When Jesus had finished instructing his twelve disciples, he went on from there to teach and preach in their cities. Now when John heard in prison about the deeds of the Christ, he sent word by his disciples and said to him, “Are you the one who is to come, or shall we look for another?” And Jesus answered them, “Go and tell John what you hear and see: the blind receive their sight and the lame walk, lepers are cleansed and the deaf hear, and the dead are raised up, and the poor have good news preached to them. And blessed is the one who is not offended by me.” (Matthew 11:1-6 ESV)
One of the things I find neat about the Bible is that there are real people in it. By that, I mean that the human authors, inspired by the Holy Spirit, didn’t whitewash people or their stories. If someone had a flaw or question, it was there for all to see. Take for example Moses as a murderer and David as an adulterer and murderer. And, also, take for example John the Baptist. What did John the do wrong? Well, it wasn’t what he did wrong, it was that he asked a question.
Remember, John the Baptist is Jesus’ earthly cousin and did a Holy Spirit inspired leap in his mother’s womb when Mary, with baby Jesus insider her, visited his mother. This is the John the Baptist that was used by God to prepare the way for Jesus by his preaching of a message of repentance. This is also the same John the Baptist that baptized Jesus in the Jordan at the beginning of Jesus’ ministry. Yes, this is that John the Baptist.
As this passage notes, John is now in prison. And despite all of the things he’s done and seen and felt, he now has a question:
“Are you the one who is to come, or shall we look for another?”
When I would read this question earlier in my Christian life, I have to admit I would sneak in a condescending thought about John. “What? You are John the Baptist! You baptized Jesus and told people to repent! And now you’re having doubts?” But now, as an older Christian, I read this with a lot more empathy and it now strikes me as one of the saddest verses in the Bible.
John is in prison and not the cushy federal kind where he gets to play cards and golf all day. No, he’s in a prison and in the not too distant future, he will beheaded based on the whim of a leader. He’s in prison. He may be all alone or he may be in the company of his society’s worst and meanest. The conditions are probably deplorable and at best he’s separated from friends and companions. And it’s in this dark moment that he sends a question to Jesus: “Are you the one?”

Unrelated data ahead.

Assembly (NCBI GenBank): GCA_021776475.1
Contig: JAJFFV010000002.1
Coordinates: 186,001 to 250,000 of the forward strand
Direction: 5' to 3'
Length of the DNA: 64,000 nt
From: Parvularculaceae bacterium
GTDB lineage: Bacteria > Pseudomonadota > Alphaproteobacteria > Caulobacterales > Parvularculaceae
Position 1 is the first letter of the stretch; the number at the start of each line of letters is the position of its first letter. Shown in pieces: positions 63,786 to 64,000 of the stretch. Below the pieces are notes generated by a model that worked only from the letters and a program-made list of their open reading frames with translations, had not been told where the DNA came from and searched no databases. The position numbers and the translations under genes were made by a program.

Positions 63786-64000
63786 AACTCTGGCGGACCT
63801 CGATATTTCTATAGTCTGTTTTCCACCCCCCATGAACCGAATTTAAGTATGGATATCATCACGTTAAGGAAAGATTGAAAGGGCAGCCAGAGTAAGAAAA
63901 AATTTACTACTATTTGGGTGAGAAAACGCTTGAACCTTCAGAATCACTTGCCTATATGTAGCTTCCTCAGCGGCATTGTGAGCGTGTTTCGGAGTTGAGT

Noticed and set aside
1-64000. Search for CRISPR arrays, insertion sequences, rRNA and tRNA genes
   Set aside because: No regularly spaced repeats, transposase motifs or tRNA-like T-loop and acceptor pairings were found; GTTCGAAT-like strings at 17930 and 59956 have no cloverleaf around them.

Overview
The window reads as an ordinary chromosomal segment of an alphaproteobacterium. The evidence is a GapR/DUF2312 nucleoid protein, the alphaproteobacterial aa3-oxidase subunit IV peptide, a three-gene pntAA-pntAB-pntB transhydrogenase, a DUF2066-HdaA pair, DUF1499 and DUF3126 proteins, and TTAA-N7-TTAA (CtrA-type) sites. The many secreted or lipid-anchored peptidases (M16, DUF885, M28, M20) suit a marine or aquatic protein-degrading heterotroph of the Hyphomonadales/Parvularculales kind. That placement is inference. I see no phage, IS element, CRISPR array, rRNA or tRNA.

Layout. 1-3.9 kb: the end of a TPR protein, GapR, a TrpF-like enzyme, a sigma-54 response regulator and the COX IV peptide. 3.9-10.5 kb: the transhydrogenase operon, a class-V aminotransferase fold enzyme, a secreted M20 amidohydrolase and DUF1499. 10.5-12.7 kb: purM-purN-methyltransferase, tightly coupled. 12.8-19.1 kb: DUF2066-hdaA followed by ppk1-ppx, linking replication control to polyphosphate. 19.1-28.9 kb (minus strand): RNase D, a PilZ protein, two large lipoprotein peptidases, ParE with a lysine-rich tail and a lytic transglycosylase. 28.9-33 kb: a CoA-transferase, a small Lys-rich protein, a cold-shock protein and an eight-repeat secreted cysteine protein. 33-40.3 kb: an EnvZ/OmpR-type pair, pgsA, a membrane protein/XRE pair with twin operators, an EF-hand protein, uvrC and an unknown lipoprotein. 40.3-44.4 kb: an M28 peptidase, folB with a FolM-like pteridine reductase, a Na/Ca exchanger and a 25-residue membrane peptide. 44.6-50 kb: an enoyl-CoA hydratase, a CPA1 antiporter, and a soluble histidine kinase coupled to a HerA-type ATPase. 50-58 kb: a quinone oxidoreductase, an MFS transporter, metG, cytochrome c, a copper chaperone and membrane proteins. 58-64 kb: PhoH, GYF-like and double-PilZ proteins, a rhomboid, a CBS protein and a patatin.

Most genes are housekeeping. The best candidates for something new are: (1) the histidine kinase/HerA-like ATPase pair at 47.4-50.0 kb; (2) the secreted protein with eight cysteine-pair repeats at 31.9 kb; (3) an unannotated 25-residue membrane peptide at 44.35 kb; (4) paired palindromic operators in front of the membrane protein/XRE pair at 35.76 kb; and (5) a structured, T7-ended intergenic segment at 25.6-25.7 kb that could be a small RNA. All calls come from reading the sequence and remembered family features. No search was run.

To someone with an accounting background (like me), a more succinct answer may have seemed the better option. “YES!” Instead, Jesus answered in a different way. Instead, He said this:
“Go and tell John what you hear and see: the blind receive their sight and the lame walk, lepers are cleansed and the deaf hear, and the dead are raised up, and the poor have good news preached to them. And blessed is the one who is not offended by me.”
Jesus didn’t answer like an accountant, “Yes, John. The Holy Spirit told you in the womb! You should know this!” Instead, He gently reminded John of the truth. Jesus told the messengers to go and tell John what they had seen and heard: the blind see, the lame walk, lepers are clean, the deaf hear, the dead are raised and the poor receive good news.
Can you see how this message and the delivery of this message would be an encouragement to John’s faith? The messengers would go and say, “We’ve seen these things!” And John would likely tell himself, “Yes, and I’ve seen them to.”
John asked the question even though he knew the answer. John wanted to hear again the answer to the question, “are you the one?” Jesus, are You the messiah? Are you the One who was promised?
Jesus’s answer to Him was essentially the Christmas message. Yes, Jesus is the One. Jesus, God’s Son, has come to us. He is God with us, Emmanuel. And no matter who we are or where we are, we need to hear this Christmas message too. If we are long-term followers of Christ, we need a reminder of the gospel. Or, if we’re that lost soul staring at Christmas, we need to hear the message.
As James Macdonald reminded his listeners this week, during this time of year, the gospel message is being pumped through malls and stores and through radio stations and through music services! The world is being told that Jesus has come! Every year, regardless of how crass or over the top with consumerism the Christmas season seems to be, God is blessing us by using this holiday madness to prime others to hear the gospel. We have the opportunities to either ask the question “what does this mean?” or we have the opportunity to be the ones who explain what we’ve seen and head.